In the church in which I am currently a member (and have been for about 17 years), a brother was stirring things up by attempting to convince some church members that our church's doctrinal stand regarding Divine election was wrong. Our church, by the way, does not take a stand in its Doctrinal Statement on all five points of Calvinism (viz., Total Depravity, Unconditional Election, Limited Atonement, Irresistible Grace, and Perseverance of the Saints), though it would certainly agree with most--if not all--of them to some degree.
If the gentleman had simply "shared" his point of view with other church members, there would not likely have been an issue. Because he was "proselytizing" for his point of view and insisting that the church leadership was incorrect in their interpretation of Divine election, however, he was brought before the elder board (the "ruling board" of our church, with the Senior Pastor as its titular head), warned, and put under discipline for an unspecified amount of time (meaning: he would continue to be a member in good standing as long as he stopped 1) proselytizing for his point of view, and 2) accusing the church leadership of teaching and preaching false doctrine).
There is not necessarily a single “proof text” which churches use to encourage (and sometimes “enforce”) the unity of the body regarding doctrinal differences; rather, there are many. Safe to say, however, the tenor of the teaching of the New Testament regarding unity within the Body of Christ (both Universal and local) can best be summed up, I suggest, in the following saying:
What are the “essentials” of the faith? Again, that depends on a given church’s “Statement of Faith.” I’m assuming, by the way, that most churches do have one. Whatever their statement comprises, however, the clear teaching of the Bible in general, and the New Testament in particular, is that unity in essentials is of primary importance, since as you point out, “a house divided against itself cannot stand.”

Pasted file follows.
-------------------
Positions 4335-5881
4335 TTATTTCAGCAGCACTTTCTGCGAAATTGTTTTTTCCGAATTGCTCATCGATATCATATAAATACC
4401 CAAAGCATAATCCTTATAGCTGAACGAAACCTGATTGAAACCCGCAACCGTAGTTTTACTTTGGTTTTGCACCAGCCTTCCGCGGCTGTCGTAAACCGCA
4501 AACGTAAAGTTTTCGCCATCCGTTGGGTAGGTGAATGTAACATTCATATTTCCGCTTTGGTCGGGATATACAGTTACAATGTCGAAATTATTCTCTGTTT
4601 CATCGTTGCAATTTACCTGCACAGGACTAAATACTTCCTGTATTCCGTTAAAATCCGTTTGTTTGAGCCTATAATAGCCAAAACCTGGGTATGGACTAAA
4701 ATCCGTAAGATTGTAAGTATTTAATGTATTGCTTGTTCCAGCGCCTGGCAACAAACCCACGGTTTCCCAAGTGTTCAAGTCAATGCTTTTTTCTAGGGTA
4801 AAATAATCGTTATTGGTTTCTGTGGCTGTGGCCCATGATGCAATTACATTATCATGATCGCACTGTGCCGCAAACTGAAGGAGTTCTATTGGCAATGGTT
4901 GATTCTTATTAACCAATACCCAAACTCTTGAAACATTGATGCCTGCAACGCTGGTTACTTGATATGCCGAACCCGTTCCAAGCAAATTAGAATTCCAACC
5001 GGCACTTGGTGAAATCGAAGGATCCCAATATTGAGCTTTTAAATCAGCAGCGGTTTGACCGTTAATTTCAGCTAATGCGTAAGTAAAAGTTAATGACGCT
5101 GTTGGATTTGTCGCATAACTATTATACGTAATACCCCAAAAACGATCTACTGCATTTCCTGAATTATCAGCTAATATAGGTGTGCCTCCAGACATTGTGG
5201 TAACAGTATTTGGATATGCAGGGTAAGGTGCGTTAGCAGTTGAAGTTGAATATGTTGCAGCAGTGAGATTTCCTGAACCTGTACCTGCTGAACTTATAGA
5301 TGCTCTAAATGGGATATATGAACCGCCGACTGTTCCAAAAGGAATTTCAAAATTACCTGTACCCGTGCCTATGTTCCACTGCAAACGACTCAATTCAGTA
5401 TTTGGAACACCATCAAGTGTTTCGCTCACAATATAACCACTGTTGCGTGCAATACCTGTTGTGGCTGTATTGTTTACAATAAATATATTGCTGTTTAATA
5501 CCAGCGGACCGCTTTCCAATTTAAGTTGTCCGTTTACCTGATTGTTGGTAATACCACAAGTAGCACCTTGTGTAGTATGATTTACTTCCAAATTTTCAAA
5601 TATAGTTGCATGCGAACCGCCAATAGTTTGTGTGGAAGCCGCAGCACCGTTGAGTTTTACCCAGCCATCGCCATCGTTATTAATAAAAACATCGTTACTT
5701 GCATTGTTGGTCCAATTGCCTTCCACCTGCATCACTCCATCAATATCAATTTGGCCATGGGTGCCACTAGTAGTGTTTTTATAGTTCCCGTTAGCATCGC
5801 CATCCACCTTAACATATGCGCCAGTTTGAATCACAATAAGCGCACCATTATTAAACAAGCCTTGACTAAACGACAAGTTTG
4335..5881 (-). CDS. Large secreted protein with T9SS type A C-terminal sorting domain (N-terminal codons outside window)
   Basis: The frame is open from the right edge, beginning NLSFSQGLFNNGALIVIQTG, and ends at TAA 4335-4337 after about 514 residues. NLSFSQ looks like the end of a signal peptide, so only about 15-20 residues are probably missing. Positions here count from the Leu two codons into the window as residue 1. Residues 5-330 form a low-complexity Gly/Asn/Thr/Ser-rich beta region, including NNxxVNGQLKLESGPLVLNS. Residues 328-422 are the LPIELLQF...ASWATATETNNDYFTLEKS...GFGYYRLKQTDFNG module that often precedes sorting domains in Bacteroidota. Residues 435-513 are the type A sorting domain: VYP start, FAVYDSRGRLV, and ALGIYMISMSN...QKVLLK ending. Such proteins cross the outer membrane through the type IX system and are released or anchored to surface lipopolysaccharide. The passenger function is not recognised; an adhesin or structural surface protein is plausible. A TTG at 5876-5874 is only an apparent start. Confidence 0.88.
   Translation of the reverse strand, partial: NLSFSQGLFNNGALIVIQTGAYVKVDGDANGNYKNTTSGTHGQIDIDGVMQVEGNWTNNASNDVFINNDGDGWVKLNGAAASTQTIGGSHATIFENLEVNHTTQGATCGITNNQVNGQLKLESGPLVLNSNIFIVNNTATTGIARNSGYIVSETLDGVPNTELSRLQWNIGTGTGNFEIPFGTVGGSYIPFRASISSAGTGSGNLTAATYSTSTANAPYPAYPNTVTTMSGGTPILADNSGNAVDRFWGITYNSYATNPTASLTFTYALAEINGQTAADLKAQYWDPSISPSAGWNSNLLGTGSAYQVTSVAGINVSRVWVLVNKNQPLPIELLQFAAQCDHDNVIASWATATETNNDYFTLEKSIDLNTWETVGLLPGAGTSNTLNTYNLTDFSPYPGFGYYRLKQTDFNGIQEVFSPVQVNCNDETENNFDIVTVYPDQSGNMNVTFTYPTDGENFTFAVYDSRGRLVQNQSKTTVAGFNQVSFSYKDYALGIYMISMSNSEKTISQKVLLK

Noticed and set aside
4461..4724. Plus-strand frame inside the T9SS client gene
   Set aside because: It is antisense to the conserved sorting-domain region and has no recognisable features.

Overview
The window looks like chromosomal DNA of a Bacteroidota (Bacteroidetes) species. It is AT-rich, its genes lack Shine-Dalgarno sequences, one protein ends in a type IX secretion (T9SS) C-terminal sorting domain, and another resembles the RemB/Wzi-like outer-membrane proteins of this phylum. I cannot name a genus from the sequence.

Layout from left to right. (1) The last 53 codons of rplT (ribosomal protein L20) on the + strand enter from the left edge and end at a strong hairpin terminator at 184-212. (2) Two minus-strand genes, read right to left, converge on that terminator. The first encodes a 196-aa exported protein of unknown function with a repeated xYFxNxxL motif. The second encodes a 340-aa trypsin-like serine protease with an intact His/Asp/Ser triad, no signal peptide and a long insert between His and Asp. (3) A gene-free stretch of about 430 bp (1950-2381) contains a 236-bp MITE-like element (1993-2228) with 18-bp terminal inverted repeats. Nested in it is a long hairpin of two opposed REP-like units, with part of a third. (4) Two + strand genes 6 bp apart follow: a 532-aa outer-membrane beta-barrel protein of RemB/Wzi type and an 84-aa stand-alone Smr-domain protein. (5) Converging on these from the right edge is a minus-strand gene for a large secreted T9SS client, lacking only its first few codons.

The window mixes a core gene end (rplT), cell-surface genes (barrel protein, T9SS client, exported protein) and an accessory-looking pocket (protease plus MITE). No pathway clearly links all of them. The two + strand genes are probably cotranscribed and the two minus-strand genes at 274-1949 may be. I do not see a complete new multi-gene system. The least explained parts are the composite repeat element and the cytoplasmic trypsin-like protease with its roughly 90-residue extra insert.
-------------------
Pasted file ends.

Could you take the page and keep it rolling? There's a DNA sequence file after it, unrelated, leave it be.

What are the non-essentials of the faith? Again, that depends on a given church’s “stand” on the kinds of issues the apostle Paul addressed in Romans 14 and 15, and in I Corinthians 12, for example. Usually these types of issues are culturally derived and change from generation to generation. What was once taboo in most Evangelical churches within certain denominations (and sometimes in different geographical regions within a denomination!) at one time in history may no longer be taboo years later.
What unifies Christians regardless of what they consider taboo is the clear teaching of Scripture that Christians are to “abhor what is evil, and cling to what is good” (even though good and evil may be defined, operationally, in slightly different ways).
In conclusion, rather than list all the Scripture passages I could think of to provide you with biblical bases for defining unity and its opposite, I’ve opted just to outline in perhaps a simplistic way how the tenor of Scripture regarding unity and its opposite is in a sense perhaps more important than a list of specific, chapter-and-verse proof texts.
Perhaps Jesus’ high-priestly prayer in John 17 summarizes uniquely well the kind of unity God expects of His Church, and the primary reason for unity within His Church.
"I do not ask on behalf of these alone, but for those also who believe in Me through their word; that they may all be one; even as You, Father, are in Me and I in You, that they also may be in Us, so that the world may believe that You sent Me (vv.20-23 NASB, my emphasis).
Based on the tenor of Jesus’ teaching in that prayer, the purpose of unity within the Body of Christ is primarily to attract non-believers to His Church, since God proffers his love, grace, and mercy to all people from every people-group (from Gk. ta ethne, the “nations” from Jesus' Great Commission to all believers in Matthew 28:18-20).
Where the world tends to divide people (whether according to color, religion, national origin, sex, socio-economic status, intelligence, culture, language, age, or a host of other criteria or rubrics), the Church of God is to embrace all comers who, regardless of how the world may pigeonhole them, believe in Jesus in accord with the teaching of the apostles (i.e., "through their word,” to which Jesus alluded in his high priestly prayer, above).